Natural selection: The process in nature by which only the organisms best adapted to their environment tend to survive and transmit their genetic characters in increasing numbers to succeeding generations while those less adapted tend to be eliminated.
Ontogeny: Development of an individual from the moment the egg is fertilized until adulthood.
Phylogeny: The history of organismal lineages as they change through time.
Population: A group of interbreeding individuals of the same species.
Punctuated equilibrium: An idea developed by Stephen J. Gould and Niles Eldredge that the fossil record shows long periods of stasis between abrupt changes in the lineages of organisms.
** Questions for Students & Sample Answers
(1) In activity 1, how did you determine the five characteristics of your creature's environment? Rolled the die.
(2) Is natural selection random? No. Sometimes random events occur in the environment, but natural selection is not random.
(3) What do scientists believe was the underlying cause of most of the mass extinctions that have occurred? Global climate change.
(4) Why do scientists, particularly professional biologists, believe that the earth is now experiencing a sixth mass extinction? Because human-caused extinction rates are higher than the extinction rates for the last five mass extinctions.
(5) Offer some ideas for mitigating the sixth mass extinction. Reduce habitat destruction. Reduce or abandon the practice of clearcutting tropical forests. Get off of fossil fuels and reduce other greenhouse gasses, reduce invasive species, etc.
(6) What is a model and why do scientists use them sometimes? It is a representation of a system and is used by scientists when controlled experiments are unsuitable because of cost or time restraints, or because system is too complex, etc.
(7) Describe how activity 2 was used to model evolution. The written phrases were the fossils, and the change in the phrases demonstrated how populations change over time.
(8) What is punctuated equilibrium? The reevaluation of the fossil record by Niles Eldredge and Stephen Gould, it supports the notion that evolutionary change can occur quickly at times.
(9) Characterize how the message changed in the first round of activity 2. [Students' answers will vary.]
(10) How did the second round of activity 2 compare with the first round? [Students' answers will vary.]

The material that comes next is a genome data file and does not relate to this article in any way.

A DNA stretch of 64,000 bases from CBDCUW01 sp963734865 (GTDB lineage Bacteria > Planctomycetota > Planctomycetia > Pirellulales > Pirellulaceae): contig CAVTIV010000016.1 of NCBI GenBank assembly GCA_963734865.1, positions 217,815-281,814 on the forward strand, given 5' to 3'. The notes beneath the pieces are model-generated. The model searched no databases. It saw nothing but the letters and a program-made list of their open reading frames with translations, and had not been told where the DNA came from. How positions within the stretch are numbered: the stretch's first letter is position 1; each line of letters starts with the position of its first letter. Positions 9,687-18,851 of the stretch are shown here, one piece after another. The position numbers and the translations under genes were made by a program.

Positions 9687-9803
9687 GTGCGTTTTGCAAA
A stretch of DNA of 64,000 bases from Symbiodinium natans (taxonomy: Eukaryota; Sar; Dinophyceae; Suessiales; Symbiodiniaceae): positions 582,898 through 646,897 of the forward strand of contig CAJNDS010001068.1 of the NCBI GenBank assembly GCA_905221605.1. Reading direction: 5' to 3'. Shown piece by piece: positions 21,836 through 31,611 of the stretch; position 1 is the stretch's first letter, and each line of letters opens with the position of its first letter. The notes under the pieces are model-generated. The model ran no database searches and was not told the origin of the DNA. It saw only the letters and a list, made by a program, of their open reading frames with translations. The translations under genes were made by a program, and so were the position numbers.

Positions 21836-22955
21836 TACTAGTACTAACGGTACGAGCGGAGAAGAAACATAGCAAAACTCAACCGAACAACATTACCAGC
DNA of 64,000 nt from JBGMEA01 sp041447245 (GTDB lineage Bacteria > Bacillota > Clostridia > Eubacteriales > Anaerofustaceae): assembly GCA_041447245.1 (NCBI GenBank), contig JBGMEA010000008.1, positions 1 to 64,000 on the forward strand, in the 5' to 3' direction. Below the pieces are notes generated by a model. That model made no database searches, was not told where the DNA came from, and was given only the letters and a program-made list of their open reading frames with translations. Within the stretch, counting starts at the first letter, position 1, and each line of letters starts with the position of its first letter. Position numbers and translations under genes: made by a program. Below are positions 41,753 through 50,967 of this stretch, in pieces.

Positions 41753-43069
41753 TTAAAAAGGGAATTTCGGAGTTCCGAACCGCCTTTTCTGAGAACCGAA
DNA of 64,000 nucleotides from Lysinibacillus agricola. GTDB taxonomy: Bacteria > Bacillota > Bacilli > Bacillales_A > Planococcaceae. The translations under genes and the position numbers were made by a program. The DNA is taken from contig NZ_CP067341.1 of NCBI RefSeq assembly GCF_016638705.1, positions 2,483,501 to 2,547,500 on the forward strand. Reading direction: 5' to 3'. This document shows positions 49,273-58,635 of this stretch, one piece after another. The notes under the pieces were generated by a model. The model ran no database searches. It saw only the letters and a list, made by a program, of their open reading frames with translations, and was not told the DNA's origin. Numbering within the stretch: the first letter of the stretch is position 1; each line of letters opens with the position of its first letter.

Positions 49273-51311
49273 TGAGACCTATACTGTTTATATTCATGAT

APPENDIX. "Assemble an Animal" handout (adapted from Bar-Yam, 2001).
(A) What is the terrain like?
(4) heavily forested
(5) shrubs and few trees
(B) How much water is available?
(1) almost none, dry and barren
(2) water part of the year, drought the rest
(3) lots of precipitation all year
(4) a river
(5) a swamp
(6) a lake
(C) What is the climate like?
(1) hot and humid
(2) hot and dry
(4) cold, rainy, and windy
(5) mild seasonal changes from hot to cold
(6) freezing temperatures most of the time
(D) What does it eat?
(1) leaves from tall plants
(2) fungus growing just under the soil surface
(3) berries, plants, and small animals
(4) water-dwelling animals
(5) swiftly running deer-like animals
(6) flying insects
(E) What eats it?
(1) stompsuckers step on it and eat its guts
(2) vampire butterflies land on it and suck it dry
(3) buzzbugs lay eggs that burrow into its skin and consume it inside out
(4) webweevils set gooey traps to catch it
(5) archebarks are wolf-like and chase it down
(6) megaworms leap out of the soil and swallow it
I thank Dr. Linda Eyster of Milton Academy for her input during the development of the activities. I thank two anonymous reviewers for offering their helpful comments to strengthen the manuscript.
Bar-Yam, S. (2001). Build-a-Beast. [Online.] New England Complex Systems Institute. Available at http://www.necsi.org/projects/evolution/activities/ build-a-beast/activities_beast.html.
Darwin, C. (1859). On the Origin of Species by Means of Natural Selection, or the Preservation of Favoured Races in the Struggle for Life. London: John Murray.
Eldredge, N. (2001). The Sixth Extinction. [Online.] Available at http://www. actionbioscience.org/newfrontiers/eldredge2.html.
Eldredge, N. & Gould, S.J. (1972). Punctuated equilibria: an alternative to phyletic gradualism. In Schopf, T.J.M. (Ed.), Models in Paleobiology (pp. 82-115). San Francisco: Freeman, Cooper.
Lauer, T.E. (2000). Jelly Belly* jelly beans & evolutionary principles in the classroom: appealing to the students' stomachs. American Biology Teacher, 62, 42-5.
Leakey, R. & Lewin, R. (1996). The Sixth Extinction: Patterns of of Life and the Future of Humankind. NY: Doubleday.
Miller, G.T., Jr. (2007). Living in the Environment, 15th Ed. Belmont, CA: Wadsworth. Ridley, M. (2001). The Cooperative Gene: How Mendel's Demon Explains the Evolution of Complex Beings. NY: Free Press.
Wilson, E.O. (2002). The Future of Life. NY: Knopf.
ANTHONY CURTIS is a biology teacher at The Roanoke Valley Governor's School, 2104 Grandin Road, SW, Roanoke, Virginia 24015; e-mail: email@example.com.